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CoC Soviet Union

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vincentVV

My dog.. looks like total ravings =)

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Beyond17

Ah, I want GURPS Infinite Worlds: Worlds of Horror now.

I am a penniless vagabond however so no buyee roleplaying bookee's.

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yronimoswhateley
...Sadly, in 1930s Russian literature turned to social realism - so most works were about industrialisation like "And quiet flows the Don"  by Sholokhov, they are idealistic and describe simple lifes of simple people....

 

I don't know - that socialist realism angle sounds like something that can lend a lot of strength to a Weird horror setting.

 

It's  probably worth noting that the default Call of Cthulhu RPG setting is sort of a "Theme Park" version of "Lovecraft Country", which in turn was Lovecraft's "Theme Park" version of New England, which in turn is only a narrow sliver of U.S. culture and history.  That's not necessarily a bad thing:  a comfortable, adventure-friendly setting full of stock characters and stock plot-hooks that will be familiar enough to the audience to give them some direction can make the difference between a setting that Keepers and players will find easily accessible, and one that will require days or weeks of homework and an instruction manual to even begin getting a group of busy players into on the same page, or perhaps one that reveals that the setting is not so different from the group's own home town that it makes more sense to just skip the "exotic" setting and just work with their home town instead (in which chase there's always at lest one guy who can't suspend disbelief because he/she can't really imagine extraordinary things happening in an ordinary town....)

 

In any case, for anyone familiar with Gothic horror traditions, "idealistic... describes simple lives of simple people" should surely suggest some great possibilities:  in Gothic literature, idealistic descriptions of simple people with simple lives are usually followed closely behind by more lurid descriptions of people who only appear to be simple, but actually conceal some very complicated and horrific secrets.  There, behind those vast rural corn-fields, worked by a seemingly upright and decent and hard-working people, lurk warped ideas, hidden cults, strange conspiracies, generations of maddened and deformed evidence of foul crimes boarded up behind the walls of attics and basements, and outlandish horrors all distilled in isolation.  Many of the elements of Socialist Realism would actually be quite familiar to American horror fans:  working-class heroes, everyday settings (like farms, factories, mines, etc.), elements of folklore, a vague idealism (which, in horror, tends to temporarily mask hidden anxieties)....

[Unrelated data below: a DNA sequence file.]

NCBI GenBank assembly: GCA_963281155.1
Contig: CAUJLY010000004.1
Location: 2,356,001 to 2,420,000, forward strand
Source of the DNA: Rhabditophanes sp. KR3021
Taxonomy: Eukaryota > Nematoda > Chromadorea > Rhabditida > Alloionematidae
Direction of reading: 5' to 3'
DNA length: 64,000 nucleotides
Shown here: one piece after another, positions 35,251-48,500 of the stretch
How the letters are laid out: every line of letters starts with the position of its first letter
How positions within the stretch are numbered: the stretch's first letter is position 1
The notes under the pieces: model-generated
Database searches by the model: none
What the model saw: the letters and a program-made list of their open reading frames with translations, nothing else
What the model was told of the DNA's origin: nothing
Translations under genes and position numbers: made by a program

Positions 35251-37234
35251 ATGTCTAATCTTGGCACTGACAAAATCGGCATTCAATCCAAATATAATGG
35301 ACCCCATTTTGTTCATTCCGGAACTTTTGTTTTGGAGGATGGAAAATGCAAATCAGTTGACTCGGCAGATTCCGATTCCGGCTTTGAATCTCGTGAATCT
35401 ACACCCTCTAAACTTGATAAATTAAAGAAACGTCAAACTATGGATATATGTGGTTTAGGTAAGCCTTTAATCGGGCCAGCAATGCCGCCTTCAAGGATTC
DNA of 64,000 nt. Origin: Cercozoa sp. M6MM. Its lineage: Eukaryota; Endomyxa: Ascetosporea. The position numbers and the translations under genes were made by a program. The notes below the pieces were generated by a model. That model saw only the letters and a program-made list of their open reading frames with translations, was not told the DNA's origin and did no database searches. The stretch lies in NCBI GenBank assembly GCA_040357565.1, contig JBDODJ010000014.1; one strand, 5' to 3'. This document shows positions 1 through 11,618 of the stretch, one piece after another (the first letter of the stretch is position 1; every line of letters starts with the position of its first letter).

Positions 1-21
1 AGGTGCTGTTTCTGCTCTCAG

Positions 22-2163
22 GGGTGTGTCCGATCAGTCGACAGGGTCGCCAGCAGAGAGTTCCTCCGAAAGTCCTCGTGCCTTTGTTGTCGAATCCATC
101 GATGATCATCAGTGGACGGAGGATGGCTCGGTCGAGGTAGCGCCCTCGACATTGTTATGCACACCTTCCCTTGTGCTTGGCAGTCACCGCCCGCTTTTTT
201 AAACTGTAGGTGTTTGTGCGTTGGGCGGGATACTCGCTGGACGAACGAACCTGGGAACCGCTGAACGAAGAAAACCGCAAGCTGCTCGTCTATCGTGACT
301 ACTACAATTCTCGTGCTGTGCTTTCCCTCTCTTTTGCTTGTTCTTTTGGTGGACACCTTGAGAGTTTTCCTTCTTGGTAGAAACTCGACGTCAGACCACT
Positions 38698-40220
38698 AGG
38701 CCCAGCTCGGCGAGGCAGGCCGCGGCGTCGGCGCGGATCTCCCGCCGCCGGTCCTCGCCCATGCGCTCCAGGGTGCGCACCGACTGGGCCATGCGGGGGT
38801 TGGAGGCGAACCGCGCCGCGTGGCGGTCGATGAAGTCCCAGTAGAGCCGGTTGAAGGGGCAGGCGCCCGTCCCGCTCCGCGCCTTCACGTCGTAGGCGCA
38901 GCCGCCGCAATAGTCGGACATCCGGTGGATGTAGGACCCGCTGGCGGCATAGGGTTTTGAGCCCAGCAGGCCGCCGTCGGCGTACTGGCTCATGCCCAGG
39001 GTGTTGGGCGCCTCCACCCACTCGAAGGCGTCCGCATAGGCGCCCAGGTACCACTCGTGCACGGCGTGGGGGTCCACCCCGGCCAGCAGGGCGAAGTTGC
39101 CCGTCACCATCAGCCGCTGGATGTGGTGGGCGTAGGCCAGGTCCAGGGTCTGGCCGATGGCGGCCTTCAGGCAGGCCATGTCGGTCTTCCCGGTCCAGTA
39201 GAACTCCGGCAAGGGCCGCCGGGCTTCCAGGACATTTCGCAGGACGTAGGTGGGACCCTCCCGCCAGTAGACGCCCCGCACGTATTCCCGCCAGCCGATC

And, it's all just as true in the former Soviet Union and post-Soviet states as it is in the American Gothic United States, or in Folk-Horror and Gaslight British Isles.... (In other words, only a little bit true, but exaggerated to an outlandish degree and peppered with the cliches of their respective genres....)

 

So, at this point, it might be worth investigating whether a "Russian Gothic" genre already exists, and, if so, identify what the unique cliches and "tropes" of that genre are (and a traditional Russian Gothic genre does seem to exist!)  If a "Russian Gothic" genre doesn't already exist, this is, perhaps, a unique opportunity to invent it, the way that Lovecraft helped to invent the "American Gothic" genre....  Either way, the idealistic and practical aesthetics of Socialist Realism seem to me like a strong skeleton to begin hanging the ragged, shadowy trappings of Gothic Horror from....

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vincentVV

I don't know - that socialist realism angle sounds like something that can lend a lot of strength to a Weird horror setting...

 

A really great post, but still the idea of brutal Russian peasants, delving into occult, amuses me a lot.

 

But hey, why not? There even was a witch hunt in Russia, so there easily can be degenerative families, crazed priests (ah, sorry, no priests - after 1917 there were not much of them left, but priests of Elder Gods? Why not?), and apart from Mythos - lots of simple human-born Evil.

 

And the hoplessness which pierced the life of people back there - isn't it a fertile ground for new religions and beliefs in Mythos dieties?

 

Oh, one more idea. If you start watching Rusiian movies - start with Soviet-period ones. Try to avoid the present-day trash like Mikhalkov's and Bondarchuk's. They may seem well-made, but they are horrific in there pseudo-patriotic stupidity and lack of actor's work. =)

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wombat1
On 16/01/2017 at 17:32, vincentVV said:

A really great post, but still the idea of brutal Russian peasants, delving into occult, amuses me a lot.

 

But hey, why not? There even was a witch hunt in Russia, so there easily can be degenerative families, crazed priests (ah, sorry, no priests - after 1917 there were not much of them left, but priests of Elder Gods? Why not?), and apart from Mythos - lots of simple human-born Evil.

 

And the hoplessness which pierced the life of people back there - isn't it a fertile ground for new religions and beliefs in Mythos dieties?

 

Oh, one more idea. If you start watching Rusiian movies - start with Soviet-period ones. Try to avoid the present-day trash like Mikhalkov's and Bondarchuk's. They may seem well-made, but they are horrific in there pseudo-patriotic stupidity and lack of actor's work. 😃

 

Remember you don't need a large number of Russian peasants delving into the occult, or bent priests--you only need the one and he can do a great deal of damage messing about in places and with things that are best left un-bothered.

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carpocratian